We also discussed how the toys would be represented in our code, with students eventually suggesting assigning each toy a number from 1 through 6. They also made the connection that each time a number was displayed would be a representation of buying a new box of cereal.
Coding and data collection
Once students understood the focus of our simulation and the representation of our toys, it was time to code. The code used for this simulation is very simple, only requiring the use of a few blocks, which makes this more accessible to those who have not had the opportunity to code previously. In addition, as an extra layer of scaffolding, I included the blocks that students would need on the board and asked them to arrange the blocks so that our chosen input (shaking the micro:bit) would lead to our desired output (a random number between 1 and 6).
Once the code had been developed, it was time for data collection. Each student used their micro:bit (or the simulator) to collect their data. There is always one student who asks when they can stop collecting data, and this puts a smile on my face every time because I know they were thinking deeply about the problem. I stopped the class at this point to discuss this question, and we agreed that we could stop when each person got the numbers 1 through 6 exactly once.
I watched the students shake their micro:bits and organize and record their data. I saw as some got frustrated missing out on that elusive toy while others finished quickly. Authentic conversations began to emerge as some finished more quickly than others. Students found that they would need to buy, on average, 15 boxes of cereal to collect all the toys.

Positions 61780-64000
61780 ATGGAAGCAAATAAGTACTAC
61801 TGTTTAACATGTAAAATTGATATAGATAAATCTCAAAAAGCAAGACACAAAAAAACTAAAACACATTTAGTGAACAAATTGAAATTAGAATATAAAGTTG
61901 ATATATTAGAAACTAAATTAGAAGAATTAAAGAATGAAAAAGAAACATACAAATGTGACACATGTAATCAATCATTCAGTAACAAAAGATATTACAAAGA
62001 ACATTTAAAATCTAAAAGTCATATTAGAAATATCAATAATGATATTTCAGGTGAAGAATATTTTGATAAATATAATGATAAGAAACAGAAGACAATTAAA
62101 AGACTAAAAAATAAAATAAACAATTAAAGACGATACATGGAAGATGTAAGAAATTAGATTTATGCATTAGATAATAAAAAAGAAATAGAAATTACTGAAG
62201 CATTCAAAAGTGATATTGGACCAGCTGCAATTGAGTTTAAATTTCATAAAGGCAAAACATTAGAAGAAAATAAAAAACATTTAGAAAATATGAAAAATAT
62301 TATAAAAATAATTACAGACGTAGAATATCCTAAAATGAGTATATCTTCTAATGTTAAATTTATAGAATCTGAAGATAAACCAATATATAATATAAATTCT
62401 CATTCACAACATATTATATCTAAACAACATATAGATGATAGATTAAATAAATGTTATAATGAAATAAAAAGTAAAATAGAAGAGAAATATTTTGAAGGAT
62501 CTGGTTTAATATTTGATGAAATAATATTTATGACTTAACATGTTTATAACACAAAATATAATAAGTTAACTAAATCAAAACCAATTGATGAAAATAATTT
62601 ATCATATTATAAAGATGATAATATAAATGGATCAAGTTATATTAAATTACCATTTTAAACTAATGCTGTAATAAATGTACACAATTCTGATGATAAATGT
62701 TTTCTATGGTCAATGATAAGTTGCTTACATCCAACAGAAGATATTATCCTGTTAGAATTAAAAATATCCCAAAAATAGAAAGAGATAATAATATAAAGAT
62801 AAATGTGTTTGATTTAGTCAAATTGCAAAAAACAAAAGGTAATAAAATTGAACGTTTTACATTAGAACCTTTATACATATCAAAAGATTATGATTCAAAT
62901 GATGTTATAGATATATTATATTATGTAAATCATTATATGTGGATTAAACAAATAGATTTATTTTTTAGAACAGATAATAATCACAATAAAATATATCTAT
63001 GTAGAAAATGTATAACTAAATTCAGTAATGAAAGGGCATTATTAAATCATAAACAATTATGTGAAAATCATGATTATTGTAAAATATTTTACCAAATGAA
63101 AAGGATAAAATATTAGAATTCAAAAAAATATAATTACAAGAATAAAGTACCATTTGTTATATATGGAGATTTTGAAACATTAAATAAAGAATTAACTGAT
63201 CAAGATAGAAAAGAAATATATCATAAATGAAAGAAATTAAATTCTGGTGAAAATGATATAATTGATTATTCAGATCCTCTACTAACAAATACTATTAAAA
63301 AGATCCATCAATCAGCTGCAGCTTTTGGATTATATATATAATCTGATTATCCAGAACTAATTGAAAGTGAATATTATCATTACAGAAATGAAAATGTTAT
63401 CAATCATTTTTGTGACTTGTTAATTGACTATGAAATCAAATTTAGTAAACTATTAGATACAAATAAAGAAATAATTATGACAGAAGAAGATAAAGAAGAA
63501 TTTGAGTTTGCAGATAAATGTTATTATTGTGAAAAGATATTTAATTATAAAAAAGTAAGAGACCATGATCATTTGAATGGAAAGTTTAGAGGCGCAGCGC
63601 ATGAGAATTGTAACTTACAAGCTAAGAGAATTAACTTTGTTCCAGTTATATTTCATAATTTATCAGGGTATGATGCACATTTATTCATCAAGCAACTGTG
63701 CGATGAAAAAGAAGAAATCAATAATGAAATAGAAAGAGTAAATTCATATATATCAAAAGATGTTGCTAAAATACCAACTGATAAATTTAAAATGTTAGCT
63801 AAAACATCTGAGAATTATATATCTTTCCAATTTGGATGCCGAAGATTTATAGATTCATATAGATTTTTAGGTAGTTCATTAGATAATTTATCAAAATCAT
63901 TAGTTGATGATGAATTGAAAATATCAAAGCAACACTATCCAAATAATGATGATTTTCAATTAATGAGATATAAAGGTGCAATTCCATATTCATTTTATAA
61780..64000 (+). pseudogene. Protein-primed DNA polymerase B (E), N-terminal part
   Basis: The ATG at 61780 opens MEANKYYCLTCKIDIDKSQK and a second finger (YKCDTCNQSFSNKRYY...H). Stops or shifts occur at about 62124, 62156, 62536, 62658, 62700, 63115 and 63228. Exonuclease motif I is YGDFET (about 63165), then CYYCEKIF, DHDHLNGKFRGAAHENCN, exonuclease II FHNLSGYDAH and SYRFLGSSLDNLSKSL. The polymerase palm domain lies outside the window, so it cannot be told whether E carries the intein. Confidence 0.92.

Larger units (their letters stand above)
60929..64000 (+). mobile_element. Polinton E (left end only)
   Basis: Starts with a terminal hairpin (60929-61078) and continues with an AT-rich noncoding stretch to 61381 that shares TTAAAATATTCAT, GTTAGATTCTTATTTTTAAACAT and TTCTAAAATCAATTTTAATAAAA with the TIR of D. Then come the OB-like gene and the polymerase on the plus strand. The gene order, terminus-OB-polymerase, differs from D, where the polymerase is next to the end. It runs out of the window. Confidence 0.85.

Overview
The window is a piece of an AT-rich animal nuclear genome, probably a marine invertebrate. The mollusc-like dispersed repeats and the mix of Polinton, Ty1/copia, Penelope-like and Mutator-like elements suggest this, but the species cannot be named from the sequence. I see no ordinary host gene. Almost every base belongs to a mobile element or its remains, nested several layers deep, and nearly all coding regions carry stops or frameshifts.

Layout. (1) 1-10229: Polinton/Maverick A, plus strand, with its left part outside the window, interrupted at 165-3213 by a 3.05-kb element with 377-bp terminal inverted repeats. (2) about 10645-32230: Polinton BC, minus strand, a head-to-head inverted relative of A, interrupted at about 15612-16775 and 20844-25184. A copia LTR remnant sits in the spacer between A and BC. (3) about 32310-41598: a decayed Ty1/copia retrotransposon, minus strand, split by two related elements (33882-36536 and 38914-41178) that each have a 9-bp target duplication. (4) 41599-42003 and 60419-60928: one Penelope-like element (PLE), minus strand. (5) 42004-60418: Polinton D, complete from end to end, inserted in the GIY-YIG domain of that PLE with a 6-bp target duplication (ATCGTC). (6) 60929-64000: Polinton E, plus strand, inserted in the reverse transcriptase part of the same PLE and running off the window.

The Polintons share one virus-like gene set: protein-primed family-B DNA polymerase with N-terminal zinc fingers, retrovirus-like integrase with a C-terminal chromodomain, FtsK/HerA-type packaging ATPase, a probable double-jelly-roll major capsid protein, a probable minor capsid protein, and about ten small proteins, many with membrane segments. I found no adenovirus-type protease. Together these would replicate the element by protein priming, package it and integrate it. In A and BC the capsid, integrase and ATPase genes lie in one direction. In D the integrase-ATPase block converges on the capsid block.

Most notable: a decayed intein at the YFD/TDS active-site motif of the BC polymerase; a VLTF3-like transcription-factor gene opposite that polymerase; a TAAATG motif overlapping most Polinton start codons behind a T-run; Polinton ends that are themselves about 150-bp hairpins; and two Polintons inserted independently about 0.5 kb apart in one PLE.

Analyzing and displaying the data
After collecting the data from all students on the total number of “boxes” they needed to buy, I displayed the data for the class and asked them for initial impressions. Many noticed the wide range of possibilities. I suggested they organize the data in three different ways to better analyze the data: a dot plot, a histogram, and a box plot.
The authentic engagement continued as students were interested to see what patterns emerged. Many noticed that the dot plot easily showed the mode number of boxes, the histogram showed a somewhat symmetric distribution, and the box plot showed variations in the quartiles for purchasing boxes.
By collecting and analyzing data in this way, I was able to get my students thinking deeply about data and graphing, while also incorporating technology, and to keep them engaged throughout using a focus question they were intrinsically motivated to solve. I encouraged my students to simulate the event one more time with 10 different toys that were being given out in McDonald’s Happy Meals. They all looked at me, and one said, “We are going to need to shake the micro:bit a lot for that!”
Once students become comfortable with the micro:bit, there are a wide range of applications for how this can be integrated into the mathematics classroom, as well as other classes in the school. For example, in eighth grade, I have had students collect data using the same random-number-generator code but applied it to a scenario where they would simulate an exponential decay. Students can also use the built-in sensors and data-collection options to collect data on natural phenomena in their science classes to explore scientific principles.